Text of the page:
Oral Presentation The Annual Scientific Meeting of the Endocrine Society of Australia and the Society for Reproductive Biology 2014

The natural history of non-functioning pituitary adenomas: a longitudinal volumetric evaluation (#49)

Nele Lenders 1 , Anthony Russell 1 2 , Ken Ho 2 3 , John Prins 1 4 , Warrick Inder 1 2
  1. Diabetes and Endocrinology, Princess Alexandra Hospital, Woolloongabba, QLD, Australia
  2. Faculty of Medicine, University of Queensland, Brisbane, QLD, Australia
  3. Centres for Health Research, Princess Alexandra Hospital, Woolloongabba, QLD, Australia
  4. Mater Research Institute-University of Queensland, South Brisbane, QLD, Australia


Non-functioning pituitary adenomas may present without any symptomatic mass effect and minimal hormonal dysfunction. The majority of these lesions are managed conservatively with serial neuroimaging to detect those that might show significant expansion and therefore require surgery. Data on the optimal follow-up of these tumours are sparse.


Non-functioning pituitary adenomas with serial MRIs over at least 6 months between 2003 and 2013 were identified. Patients with apoplexy, visual field defect, previous sellar surgery or radiation were excluded. Longitudinal data were collected for hormonal function and pituitary tumour volume, with measurements undertaken by a single viewer (NL).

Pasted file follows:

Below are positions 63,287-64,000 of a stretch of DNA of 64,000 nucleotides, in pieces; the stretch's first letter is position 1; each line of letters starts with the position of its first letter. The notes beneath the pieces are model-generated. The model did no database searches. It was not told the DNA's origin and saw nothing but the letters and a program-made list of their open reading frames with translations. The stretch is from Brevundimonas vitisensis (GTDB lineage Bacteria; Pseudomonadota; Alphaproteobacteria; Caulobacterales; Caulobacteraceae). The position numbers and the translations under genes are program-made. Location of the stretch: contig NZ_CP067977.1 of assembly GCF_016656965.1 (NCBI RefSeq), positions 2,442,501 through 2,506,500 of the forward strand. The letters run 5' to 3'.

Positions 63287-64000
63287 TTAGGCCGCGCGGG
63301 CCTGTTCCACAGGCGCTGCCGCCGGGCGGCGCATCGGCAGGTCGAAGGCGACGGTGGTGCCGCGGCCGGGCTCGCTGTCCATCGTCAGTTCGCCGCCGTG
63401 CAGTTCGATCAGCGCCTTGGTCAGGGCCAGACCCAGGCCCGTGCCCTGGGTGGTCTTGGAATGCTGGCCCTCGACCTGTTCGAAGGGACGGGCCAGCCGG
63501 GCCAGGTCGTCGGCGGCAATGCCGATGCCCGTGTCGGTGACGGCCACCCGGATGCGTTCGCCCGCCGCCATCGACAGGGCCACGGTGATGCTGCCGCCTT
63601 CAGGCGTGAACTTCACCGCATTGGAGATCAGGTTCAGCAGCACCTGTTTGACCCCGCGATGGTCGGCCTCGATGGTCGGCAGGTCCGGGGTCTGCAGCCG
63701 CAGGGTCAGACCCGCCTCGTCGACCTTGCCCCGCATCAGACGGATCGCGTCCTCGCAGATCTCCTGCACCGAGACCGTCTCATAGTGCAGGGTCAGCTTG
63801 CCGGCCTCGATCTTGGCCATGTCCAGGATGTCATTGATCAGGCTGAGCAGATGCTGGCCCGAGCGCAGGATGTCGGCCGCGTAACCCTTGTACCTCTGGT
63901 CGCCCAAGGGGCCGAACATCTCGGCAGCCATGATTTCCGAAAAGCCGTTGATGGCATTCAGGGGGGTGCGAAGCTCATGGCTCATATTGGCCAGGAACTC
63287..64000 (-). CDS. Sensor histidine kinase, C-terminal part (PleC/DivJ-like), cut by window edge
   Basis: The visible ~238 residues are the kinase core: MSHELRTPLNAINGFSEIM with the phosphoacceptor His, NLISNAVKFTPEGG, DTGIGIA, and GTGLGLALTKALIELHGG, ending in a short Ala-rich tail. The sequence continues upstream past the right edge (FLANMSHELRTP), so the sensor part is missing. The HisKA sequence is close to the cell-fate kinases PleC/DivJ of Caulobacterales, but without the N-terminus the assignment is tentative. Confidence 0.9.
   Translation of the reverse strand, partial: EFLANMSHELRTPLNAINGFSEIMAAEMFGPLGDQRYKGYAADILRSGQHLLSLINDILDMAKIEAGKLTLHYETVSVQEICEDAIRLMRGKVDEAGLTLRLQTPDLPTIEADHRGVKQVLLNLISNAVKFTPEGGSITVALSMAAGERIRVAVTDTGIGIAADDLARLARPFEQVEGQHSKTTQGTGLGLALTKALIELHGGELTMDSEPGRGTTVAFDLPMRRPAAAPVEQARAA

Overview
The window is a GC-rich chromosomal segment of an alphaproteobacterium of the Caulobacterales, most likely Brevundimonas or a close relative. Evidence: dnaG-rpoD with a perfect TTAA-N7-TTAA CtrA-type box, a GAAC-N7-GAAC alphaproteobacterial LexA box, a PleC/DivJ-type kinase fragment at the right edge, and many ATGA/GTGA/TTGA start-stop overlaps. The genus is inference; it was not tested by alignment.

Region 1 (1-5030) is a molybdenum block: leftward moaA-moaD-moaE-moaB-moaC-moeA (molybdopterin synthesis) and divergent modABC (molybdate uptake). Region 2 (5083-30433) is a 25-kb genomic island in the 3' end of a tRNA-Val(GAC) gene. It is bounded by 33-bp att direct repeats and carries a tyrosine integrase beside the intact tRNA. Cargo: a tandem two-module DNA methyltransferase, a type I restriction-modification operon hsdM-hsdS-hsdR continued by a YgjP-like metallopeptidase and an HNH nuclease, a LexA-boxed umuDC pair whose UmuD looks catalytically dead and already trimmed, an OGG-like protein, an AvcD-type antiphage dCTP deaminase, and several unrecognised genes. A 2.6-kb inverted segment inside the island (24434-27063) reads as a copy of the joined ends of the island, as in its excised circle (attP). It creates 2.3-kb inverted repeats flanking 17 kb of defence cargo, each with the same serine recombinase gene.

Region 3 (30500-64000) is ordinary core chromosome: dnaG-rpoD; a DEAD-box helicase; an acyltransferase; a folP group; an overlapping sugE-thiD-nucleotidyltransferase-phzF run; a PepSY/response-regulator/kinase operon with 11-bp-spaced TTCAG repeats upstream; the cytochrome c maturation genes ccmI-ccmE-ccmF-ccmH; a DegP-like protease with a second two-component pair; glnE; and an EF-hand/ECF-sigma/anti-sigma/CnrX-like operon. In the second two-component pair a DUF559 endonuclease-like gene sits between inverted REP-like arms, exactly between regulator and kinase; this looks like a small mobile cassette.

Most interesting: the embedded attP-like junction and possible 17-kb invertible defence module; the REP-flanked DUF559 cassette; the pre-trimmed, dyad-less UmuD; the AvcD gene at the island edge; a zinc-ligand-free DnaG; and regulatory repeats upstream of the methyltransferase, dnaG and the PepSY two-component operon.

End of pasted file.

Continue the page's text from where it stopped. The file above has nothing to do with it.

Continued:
53 non-functioning pituitary adenomas (24 macroadenomas and 29 microadenomas) were identified where the initial plan was for observation. Mean follow up was 35.2 months (range 6-73), and age was 49 years (range 17-85). Those with macroadenomas were older – 59.1 ± 3.9 vs 40.8 ± 2.7 years, P< 0.001. Overall, there was a significant increase in tumour volume over the follow up period (P=0.026), with the mean percent increase in size being 9.9 ± 5.5%. A significant increase in size occurred in macroadenomas (1647 ± 221 to 1984 ± 336 mm3, P = 0.026) but not microadenomas (169 ± 25 to 178 ± 35 mm3, P=0.75).  A >20% increase in size occurred in 6/24 macros compared with 2/29 micros, but this failed to reach significance. Hormonal dysfunction was present in 11/53 (21%) at baseline. New hormone axis deficiency developed in only 2 macroadenoma patients during follow-up. Seven patients (all macroadenomas) proceeded to surgery after a mean of 3.1 years (range 1-6).


Non-functioning pituitary macroadenomas have a greater tendency to grow and require surgical intervention than microadenomas. Microadenomas rarely progress and could be safely reimaged at an interval of 3 years for the first follow-up scan.